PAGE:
The Arizona Wildcats opened the 2018-19 season against Idaho State back in November, in front of 1,226 in McKale Center. Arizona would win the game 71-46.
To open the WNIT, Arizona also played against Idaho State, in front of an impressive-but-still-small crowd of 3,265. The Wildcats won that game 66-56.
Two and a half weeks later, McKale was sold out for a women’s basketball for the first time in school history. This time, Arizona was facing Northwestern, and it won yet again, claiming the WNIT championship.
2018-19 was a special season for Arizona. First, coach Adia Barnes signed the 14th-best recruiting class in the nation and second-best in the Pac-12, with the star recruit being center Cate Reese. Combined with an impressive set of transfers who had sat out in 2017-18, including Aari McDonald, the Wildcats had hope for a good season, and maybe even they’re first postseason bid since 2011.
The season started well, albeit against a weak schedule. Still, for how young this team was, Arizona impressed in November and December, going 10-1 outside the Pac-12. Although the 7-11 record in conference play was less impressive, there’s no denying the depth and strength of the conference, and so it still felt like a promising sign.
Despite this, attendance remained low. Only a couple thousand fans were in attendance for most game,s and the ZonaZoo was usually sparsely populated save for the pep band. As a student, I can’t remember ever hearing about the women’s team on campus before this season.
Over 5,000 showed up for the Arizona State game, in which the ‘Cats beat ASU, but students were on winter break for that.
The Wildcats’ 18-13 record and wins over ASU and Cal were enough to get them to the WNIT. Tucson noticed, and the first two games of the tournament against Idaho State and Pacific posted attendances in the 3,000s.
Still, students weren’t taking notice. In stepped Barnes.
In the week leading up to the third-round game against Idaho, Barnes took to Twitter and challenged the UA students to prove their support. She wanted 5,000 people to attend the game, and she got her wish, as a season0high 6,307 showed up. I sat in the ZonaZoo for this game, and while it was still a little less densely packed than the rest of McKale, there was a noticeable uptick, and the students who did show were loud and rowdy as always.
The WNIT allows the highest bidder to host games, and both Barnes and the athletic administration saw an opportunity by keeping the games in Tucson and allowing the fan support to swell. Barnes wanted 7,000 in McKale last Sunday against Wyoming, and 7,717 answered her call to see the Wildcats win by 22.
Barnes wanted even more. After the game, she told the crowd that she expected 10,000 to be there for the semifinal against TCU. Yet again, Tucson and the university responded, and a then-women’s school record 10,135 fans filled the arena. I also sat in the ZonaZoo for this game, and it was noticeably full and noticeably loud. The loudest cheer of the night was saved for when the PA announcer revealed that the night’s attendance had hit five figures.
The TCU game was exciting, and it ended in another win for Barnes and her team. Her final goal for the championship against Northwestern: 12,000. By now, she had successfully generated a lot of momentum, and the community decided they’d one-up Barnes.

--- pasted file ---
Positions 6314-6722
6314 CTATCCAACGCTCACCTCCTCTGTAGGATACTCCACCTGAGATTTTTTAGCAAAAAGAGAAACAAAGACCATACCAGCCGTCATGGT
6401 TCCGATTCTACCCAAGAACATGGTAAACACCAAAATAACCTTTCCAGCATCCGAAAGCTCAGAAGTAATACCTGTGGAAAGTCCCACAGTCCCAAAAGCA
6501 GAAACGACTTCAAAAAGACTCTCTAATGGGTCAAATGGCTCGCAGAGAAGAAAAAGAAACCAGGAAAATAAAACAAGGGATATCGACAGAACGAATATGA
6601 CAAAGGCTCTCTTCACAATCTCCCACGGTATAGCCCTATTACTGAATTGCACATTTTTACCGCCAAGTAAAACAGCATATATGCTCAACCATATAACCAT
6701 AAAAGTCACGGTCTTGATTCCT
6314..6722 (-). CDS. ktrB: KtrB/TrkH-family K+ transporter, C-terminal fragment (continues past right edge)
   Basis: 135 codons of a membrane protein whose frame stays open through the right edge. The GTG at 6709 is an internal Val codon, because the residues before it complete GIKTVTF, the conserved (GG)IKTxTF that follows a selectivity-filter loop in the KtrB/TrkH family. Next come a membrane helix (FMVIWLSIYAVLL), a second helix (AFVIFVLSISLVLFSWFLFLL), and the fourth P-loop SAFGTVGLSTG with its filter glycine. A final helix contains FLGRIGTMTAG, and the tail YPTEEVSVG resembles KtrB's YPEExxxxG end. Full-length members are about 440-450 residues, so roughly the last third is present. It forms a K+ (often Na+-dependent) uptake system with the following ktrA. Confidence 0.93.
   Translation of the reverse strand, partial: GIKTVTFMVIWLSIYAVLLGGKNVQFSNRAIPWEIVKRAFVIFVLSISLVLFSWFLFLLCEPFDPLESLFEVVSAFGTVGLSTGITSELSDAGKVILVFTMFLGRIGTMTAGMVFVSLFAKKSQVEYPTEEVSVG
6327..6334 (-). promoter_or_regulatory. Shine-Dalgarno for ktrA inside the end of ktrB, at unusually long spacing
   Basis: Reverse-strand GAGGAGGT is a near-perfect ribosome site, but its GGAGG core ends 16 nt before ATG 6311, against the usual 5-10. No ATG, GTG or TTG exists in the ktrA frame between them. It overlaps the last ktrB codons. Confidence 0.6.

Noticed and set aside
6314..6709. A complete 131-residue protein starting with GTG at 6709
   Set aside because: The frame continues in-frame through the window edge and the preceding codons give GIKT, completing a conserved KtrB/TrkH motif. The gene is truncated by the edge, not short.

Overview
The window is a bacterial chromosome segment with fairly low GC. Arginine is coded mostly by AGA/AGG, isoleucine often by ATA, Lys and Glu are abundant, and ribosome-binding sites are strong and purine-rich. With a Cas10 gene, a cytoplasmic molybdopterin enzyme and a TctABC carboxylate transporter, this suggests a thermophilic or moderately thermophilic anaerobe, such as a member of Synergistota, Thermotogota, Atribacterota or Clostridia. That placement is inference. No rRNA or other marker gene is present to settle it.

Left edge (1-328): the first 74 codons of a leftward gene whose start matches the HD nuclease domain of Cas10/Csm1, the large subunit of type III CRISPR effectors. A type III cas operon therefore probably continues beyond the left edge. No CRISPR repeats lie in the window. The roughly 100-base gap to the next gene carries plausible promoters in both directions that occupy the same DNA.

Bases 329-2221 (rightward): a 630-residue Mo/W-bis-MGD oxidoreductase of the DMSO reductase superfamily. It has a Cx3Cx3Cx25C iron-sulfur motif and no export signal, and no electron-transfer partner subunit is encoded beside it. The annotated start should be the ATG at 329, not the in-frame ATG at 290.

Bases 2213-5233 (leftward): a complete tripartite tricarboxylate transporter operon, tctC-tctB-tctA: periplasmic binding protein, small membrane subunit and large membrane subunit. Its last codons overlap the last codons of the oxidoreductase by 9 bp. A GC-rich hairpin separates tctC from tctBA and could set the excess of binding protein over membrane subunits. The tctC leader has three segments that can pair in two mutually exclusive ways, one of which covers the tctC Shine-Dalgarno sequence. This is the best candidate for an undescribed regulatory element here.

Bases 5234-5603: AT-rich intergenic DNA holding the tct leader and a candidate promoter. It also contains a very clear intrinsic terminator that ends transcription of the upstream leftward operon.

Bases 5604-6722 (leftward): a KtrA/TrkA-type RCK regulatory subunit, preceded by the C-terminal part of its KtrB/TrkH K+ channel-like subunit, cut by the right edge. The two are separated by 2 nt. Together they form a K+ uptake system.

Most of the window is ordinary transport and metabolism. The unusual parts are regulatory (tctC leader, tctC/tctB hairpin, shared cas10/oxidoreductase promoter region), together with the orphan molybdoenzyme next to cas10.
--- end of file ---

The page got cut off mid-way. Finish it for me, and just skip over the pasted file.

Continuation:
It quickly became a goal to sell out McKale for women’s hoops for the first time ever, and as tickets flew off the shelves, it became realistic. A full 18 hours before the game, Barnes tweeted that the number of tickets sold officially broke the Pac-12 women’s basketball attendance record.
In a conference with powerhouses Stanford, Oregon, and almost no bad programs, Arizona was No. 1.
I was at McKale exactly an hour before tip-off on Saturday. Still, when I entered, ZonaZoo was close to full. I had to sit a few rows above, and by 11:30 (for a noon start) my row was completely occupied. It looked like the fans might have delivered on their promise and sold it out.
Arizona cruised for most of the game, and when the PA suspensefully asked what today’s attendance was, nervous energy palpably filled the air. When the sellout was announced, the building just about came down.
The Wildcats won the game and the tournament, 56-42. Most of the crowd stayed for the trophy ceremony and the cutting down of the nets, giving standing ovations to every member of the team. When Barnes said “these are the best fans in the world,” it was hard not to agree with her as one looked around the arena.
This was a young team. McDonald was an honorable mention All-American as a redshirt sophomore. Reese was dominant in the post as a true freshman. Other key players like Sam Thomas, Lucia Alonso and Dominique McBryde will be back next season. Plus, Arizona is bringing in a full recruiting class, adding even more depth to a team that had almost none just a year ago.
The Wildcats will be expected to make the 2020 NCAA Tournament, and might be even better in 2021. And now, the students and the whole of Tucson knows. Something tells me attendance will be a lot higher next season. I know I’ll be going to every game I can.
Tucson and the UA student body should be proud of themselves for meeting each of Barnes’ goals and giving a promising team their full support. They should be even more proud of the women’s basketball team, and should be prepared to cheer on some great teams in the coming years.